Mayer compares bin laden to Carlos the Jackal, "who became the world’s most notorious terrorist" in the 1970s after his attack on the OPEC headquarters in Vienna, "only to dwindle into a fugitive preoccupied with evading detection by intelligence operatives around the world…. For his diminished coterie of fervent followers, bin Laden may be a martyr whose death will incite revenge attacks, but for the Muslim world at large, there are much bigger issues on the agenda than the killing of a terrorist general who effectively abandoned his troops on the field for a luxury prison of his own making."
Howard Pack, Wharton professor of business and public policy whose interests include Arab and Asian economies, suggests that the death of bin Laden helps "to restore American deterrence against terrorism but has few substantive implications. The evolution of the revolutions in Egypt, Tunisia, Libya and Syria will be affected only to a limited extent. Bin Laden was not a factor in any of these nations, and their political and economic futures will be determined by the strength of domestic interest groups. His death has no obvious implications for any of the contending political factions…."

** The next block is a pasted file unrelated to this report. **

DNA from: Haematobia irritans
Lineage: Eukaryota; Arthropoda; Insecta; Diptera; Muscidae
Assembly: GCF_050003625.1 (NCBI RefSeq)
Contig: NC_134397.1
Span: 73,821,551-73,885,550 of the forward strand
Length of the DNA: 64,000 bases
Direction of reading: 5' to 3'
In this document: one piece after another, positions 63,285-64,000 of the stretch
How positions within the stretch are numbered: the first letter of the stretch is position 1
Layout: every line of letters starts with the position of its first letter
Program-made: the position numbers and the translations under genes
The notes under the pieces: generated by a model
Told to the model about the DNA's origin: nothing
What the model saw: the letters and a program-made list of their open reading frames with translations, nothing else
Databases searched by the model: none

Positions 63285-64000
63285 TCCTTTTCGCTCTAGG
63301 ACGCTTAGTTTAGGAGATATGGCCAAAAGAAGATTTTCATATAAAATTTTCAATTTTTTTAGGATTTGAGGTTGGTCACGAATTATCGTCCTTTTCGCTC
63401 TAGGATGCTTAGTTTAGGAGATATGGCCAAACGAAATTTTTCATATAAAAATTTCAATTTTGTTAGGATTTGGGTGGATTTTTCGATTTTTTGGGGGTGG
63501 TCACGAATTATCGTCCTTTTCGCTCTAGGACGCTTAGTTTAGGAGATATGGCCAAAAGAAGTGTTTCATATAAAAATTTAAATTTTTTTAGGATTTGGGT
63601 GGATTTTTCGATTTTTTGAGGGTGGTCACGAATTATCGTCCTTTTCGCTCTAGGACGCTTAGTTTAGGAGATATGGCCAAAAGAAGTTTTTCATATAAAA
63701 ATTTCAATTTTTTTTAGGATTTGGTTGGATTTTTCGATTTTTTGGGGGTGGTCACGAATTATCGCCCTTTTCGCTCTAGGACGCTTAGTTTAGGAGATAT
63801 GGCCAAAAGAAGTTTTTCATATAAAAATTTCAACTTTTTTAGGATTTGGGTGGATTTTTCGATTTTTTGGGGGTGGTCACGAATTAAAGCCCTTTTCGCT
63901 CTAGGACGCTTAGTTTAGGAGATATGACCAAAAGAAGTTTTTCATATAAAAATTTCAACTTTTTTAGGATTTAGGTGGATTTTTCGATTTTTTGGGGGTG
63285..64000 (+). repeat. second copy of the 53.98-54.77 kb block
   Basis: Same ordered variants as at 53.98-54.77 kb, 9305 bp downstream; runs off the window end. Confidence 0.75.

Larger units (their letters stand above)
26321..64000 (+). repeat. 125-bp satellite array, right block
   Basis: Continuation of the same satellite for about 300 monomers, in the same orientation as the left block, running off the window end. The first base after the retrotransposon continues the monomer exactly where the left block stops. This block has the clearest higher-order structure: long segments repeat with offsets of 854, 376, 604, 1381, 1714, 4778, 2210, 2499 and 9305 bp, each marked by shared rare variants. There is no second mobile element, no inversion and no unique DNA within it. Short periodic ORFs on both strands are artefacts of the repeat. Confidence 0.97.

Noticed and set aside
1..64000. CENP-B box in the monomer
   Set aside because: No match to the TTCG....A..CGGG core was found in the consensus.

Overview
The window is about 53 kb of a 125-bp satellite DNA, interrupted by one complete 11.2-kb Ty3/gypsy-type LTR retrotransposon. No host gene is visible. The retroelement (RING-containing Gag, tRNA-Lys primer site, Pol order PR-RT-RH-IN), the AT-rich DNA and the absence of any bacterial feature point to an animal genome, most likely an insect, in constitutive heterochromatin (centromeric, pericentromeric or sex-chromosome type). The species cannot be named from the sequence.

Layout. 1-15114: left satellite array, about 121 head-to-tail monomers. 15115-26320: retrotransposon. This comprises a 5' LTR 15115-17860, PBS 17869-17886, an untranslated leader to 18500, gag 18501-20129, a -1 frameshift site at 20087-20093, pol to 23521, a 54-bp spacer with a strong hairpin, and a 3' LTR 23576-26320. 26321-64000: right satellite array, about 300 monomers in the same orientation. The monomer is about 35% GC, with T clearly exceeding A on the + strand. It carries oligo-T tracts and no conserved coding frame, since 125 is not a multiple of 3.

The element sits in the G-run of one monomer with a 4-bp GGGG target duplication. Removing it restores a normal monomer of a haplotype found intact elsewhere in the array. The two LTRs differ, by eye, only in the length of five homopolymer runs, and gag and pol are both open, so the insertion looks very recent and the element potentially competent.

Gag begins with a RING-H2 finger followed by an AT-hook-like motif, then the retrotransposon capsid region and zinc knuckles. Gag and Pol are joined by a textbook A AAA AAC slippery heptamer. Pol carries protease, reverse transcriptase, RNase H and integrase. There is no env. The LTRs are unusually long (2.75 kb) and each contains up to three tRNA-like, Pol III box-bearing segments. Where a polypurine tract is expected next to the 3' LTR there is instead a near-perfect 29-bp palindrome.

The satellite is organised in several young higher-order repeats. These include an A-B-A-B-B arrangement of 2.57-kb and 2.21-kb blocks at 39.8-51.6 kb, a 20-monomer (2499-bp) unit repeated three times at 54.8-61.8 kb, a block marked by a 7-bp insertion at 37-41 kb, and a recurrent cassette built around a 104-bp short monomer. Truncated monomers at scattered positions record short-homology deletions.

Regarding the costs of protecting against future terrorist incidents, Pack notes that "no economic benefit can be anticipated, since the network that was put together presumably remains intact. Most analysts of the Middle East attribute strategic thinking for Al Qaeda to Ayman al-Zawahiri who presumably remains alive."
Perhaps the most "jarring aspect of the operation," Pack adds, was the close proximity "and conspicuousness of bin Laden’s compound to the Pakistani military facilities. This, of course, does not bode well for the future of Afghanistan and Pakistan. Thus, while it is a substantial symbolic and emotional victory and a testament of the abilities of the U.S. military and intelligence community, the impact [of bin Laden's death] will be limited."
Howard Kunreuther, co-director of Wharton’s Risk Management and Decision Processes Center, suggests that people will feel both a "great sense of relief that we got bin Laden but also a great deal of concern in terms of what might happen" should Al Qaeda seek revenge for bin Laden’s death. "There is so much uncertainty; we don’t know what Al Qaeda can and cannot do; we don’t know whether they are well organized or if they will have an influence on other groups who don’t like the U.S."
It was very important for President Obama to talk about the need for heightened security, Kunreuther notes, because the costs of not issuing that warning "could be extraordinarily high." And yet, because the President did in fact issue that warning, "we all now think about things in a different way…. It stirs up emotions and feelings that are very hard to control."